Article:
B-Mac Album Review: W.E.T., Retransmission

Photo by Tommsaso Barletta

By Brandon “B-Mac” McCarthy

We may be out of 2020, but we are still feeling the effects it has left behind. From the COVID-19 pandemic to still not having live performances in California, I am in the mood for the kind of rock ‘n’ roll that can both make me feel like a winner and uplift my exhausted mind. That is where singer Jeff Scott Soto comes into play. He has the kind of voice that is very moving and soulful; almost ensuring the listener, we can achieve any obstacle. He does just that with his other supergroup, W.E.T. Formed with Work of Art keyboardist/guitarist Robert Såll and Eclipse guitarist Erick Mårtensson, W.E.T. is an anagram for the main bands the core members are a part of, with Scott coming from Talisman. After three albums together, they return with their 4th release, Retransmission. It has already been dubbed as a contender for Melodic Rock Album of the Year for 2021, so let us if that statement is justified.

We begin Retransmission with “Big Boys Don’t Cry.” As soon as Robban Bäck whammies thunder on the drums, Mårtensson comes in with huge riff that shakes the Earth. Both he and Soto share vocal duties on the song, with each bringing vitality to the lyrics. Lead guitarist Magnus Henriksson masters the solo, helping getting the record off to good start. In “The Moment of Truth,” I enjoyed the rough bass intro beautifully executed by Andreas Passmark. The solo Henriksson displays is melodic and neo-classical, searing to boiling temperatures. “The Call of the Wild” has a real 1980s vibe. The chorus has that anthemic feel which can fill arenas and stadiums with screaming fans who are singing along. Soto and Mårtensson continue to jump back-and-forth with the vocals marvelously. We now come to “Got to Be About Love,” W.E.T.’s big ballad number and my personal favorite. When I interviewed Soto, he told me that while he did not write the lyrics, he became heavily invested in them. I can hear that investment in his voice and the payout is huge. Keyboardist/guitarist Såll’s harmonies melodies meshes exquisitely with Henriksson’s raging solo.

Photo by Tommsaso Barletta

“Beautiful Game” has W.E.T. return to their heavy, straightforward rock sound. Mårtensson and Henriksson compose some badass licks, while Soto continues soar with each lyric exiting his mouth. What I found stellar was when Henriksson channels his inner Yngwie Malmsteen and cranks out a proficient lead lick that Uli Jon Roth wished he had in his younger days. This tune is full of energy and excitement. We reach the halfway point, and “How Far to Babylon” is another sure-fire crowd pleaser. Bäck pounces on the snares with vibrant energy that goes well with Passmark’s bluesy bass playing. The lyrics scream victory as Soto carries the tune with all his vocal might. Bäck counts W.E.T. in the beginning “Coming Home.” Mårtensson continues to put his musical genius to work by composing a vivacious guitar beat. The solo is in a style that Paul Gilbert would put together for Mr. Big, full of juicy hooks and melodic harmonies. Såll is euphoric as he strokes the keyboard with such splendor. “What Are You Waiting For” brings W.E.T. back the land of ballads. The semi-clean chords are picked with such ecstasy. I love the simple, Keith Scott style solo that Henriksson performs.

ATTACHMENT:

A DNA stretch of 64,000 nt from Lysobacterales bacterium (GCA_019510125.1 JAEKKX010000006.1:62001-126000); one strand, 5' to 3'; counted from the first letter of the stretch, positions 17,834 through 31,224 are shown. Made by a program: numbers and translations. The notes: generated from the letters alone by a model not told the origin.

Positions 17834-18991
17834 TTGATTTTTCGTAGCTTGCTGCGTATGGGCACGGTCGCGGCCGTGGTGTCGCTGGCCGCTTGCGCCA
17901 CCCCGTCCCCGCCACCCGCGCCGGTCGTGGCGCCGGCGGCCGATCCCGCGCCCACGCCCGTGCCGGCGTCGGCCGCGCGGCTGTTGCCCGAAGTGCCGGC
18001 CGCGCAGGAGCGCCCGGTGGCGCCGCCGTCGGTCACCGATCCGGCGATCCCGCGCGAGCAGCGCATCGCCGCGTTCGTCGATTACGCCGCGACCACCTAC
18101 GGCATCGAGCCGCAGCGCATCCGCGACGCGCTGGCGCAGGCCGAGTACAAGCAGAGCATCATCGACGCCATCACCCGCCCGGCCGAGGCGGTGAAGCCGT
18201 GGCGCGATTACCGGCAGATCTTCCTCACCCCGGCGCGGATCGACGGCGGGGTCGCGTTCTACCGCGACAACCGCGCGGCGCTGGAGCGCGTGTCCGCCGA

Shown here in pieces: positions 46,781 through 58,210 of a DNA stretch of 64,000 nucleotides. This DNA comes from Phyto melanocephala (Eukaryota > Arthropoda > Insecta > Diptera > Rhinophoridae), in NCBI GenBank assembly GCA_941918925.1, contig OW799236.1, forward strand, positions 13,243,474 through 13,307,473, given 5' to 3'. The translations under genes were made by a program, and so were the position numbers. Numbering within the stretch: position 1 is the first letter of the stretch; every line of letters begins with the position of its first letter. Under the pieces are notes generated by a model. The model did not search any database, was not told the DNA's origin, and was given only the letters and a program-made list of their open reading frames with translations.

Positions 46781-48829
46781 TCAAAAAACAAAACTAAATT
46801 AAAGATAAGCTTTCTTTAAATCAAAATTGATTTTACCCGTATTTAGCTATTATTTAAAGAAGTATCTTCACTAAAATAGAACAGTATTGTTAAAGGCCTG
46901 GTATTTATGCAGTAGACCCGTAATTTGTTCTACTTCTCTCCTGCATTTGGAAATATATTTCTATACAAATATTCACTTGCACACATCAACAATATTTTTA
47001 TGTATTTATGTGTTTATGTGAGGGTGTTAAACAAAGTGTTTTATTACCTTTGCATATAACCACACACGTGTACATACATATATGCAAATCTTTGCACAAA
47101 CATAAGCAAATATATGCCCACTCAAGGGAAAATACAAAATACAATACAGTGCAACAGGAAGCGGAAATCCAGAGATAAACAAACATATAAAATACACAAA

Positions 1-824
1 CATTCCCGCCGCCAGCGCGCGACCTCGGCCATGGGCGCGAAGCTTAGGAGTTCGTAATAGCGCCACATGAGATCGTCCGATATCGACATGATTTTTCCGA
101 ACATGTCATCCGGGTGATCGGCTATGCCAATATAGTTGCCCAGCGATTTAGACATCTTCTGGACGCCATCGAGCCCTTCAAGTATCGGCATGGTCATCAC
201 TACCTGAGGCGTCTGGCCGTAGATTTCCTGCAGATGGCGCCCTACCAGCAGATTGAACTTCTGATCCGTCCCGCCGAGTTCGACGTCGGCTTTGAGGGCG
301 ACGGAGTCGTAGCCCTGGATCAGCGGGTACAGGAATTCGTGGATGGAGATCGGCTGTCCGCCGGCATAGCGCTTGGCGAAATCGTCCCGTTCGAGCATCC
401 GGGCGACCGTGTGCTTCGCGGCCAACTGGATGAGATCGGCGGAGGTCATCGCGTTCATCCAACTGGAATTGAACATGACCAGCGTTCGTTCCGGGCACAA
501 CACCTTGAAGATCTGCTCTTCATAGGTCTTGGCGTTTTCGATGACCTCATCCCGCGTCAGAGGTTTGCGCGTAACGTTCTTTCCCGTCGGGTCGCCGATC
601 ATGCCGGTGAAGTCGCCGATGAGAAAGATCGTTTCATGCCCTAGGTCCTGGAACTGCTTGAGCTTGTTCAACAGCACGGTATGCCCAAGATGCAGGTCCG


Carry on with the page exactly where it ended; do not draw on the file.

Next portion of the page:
“You Better Believe It” features an awesome drawn out guitar strikes, helping establish the might this tune provides. Bäck and Passmark are sensational on the bass-and-drum rhythmic combo they produced. Soto sings his heart out when we reach the chorus. His vocals remain as powerful as it did in the opening track. “How Do I Know” has the makings of tough but righteous hard rocking number where Mårtensson designs a humdinger riff. The way Soto approaches this tune is from an underdog stance; meaning while you may be down, you stand right the hell back up. It spells out “victory!” The grand finale comes in the form of “One Final Kiss,” one of the songs Soto actually wrote. Inspired by old R&B love songs, W.E.T. dominants the beats and riffs with a traditional rocker chorus. Henriksson saves the best solo for last as he blasts the chords with earsplitting motion. I can see why Soto enjoyed writing this song. This tune closes the album out strong.

With uncertainty still looming over our head, Retransmission does the job of rejuvenating our rock spirits. W.E.T. makes me feel hopeful for the future, and that we will ultimately be triumphant in our trials. Soto is impassioned with his voice, while Mårtensson is still Sweden’s unsung rock hero who continues to pen magnificent tunes. Frontier Records never ceases to amaze me with their lineup. I look forward to hearing these songs live, for they make me feel alive. To W.E.T., I salute you. Horns up!!!

9/10

Track Listing:

Big Boys Don’t Cry
The Moment Of Truth
The Call Of The Wild
Got To Be About Love
Beautiful Game
How Far To Babylon
Coming Home
What Are You Waiting For
You Better Believe It
How Do I Know
One Final Kiss

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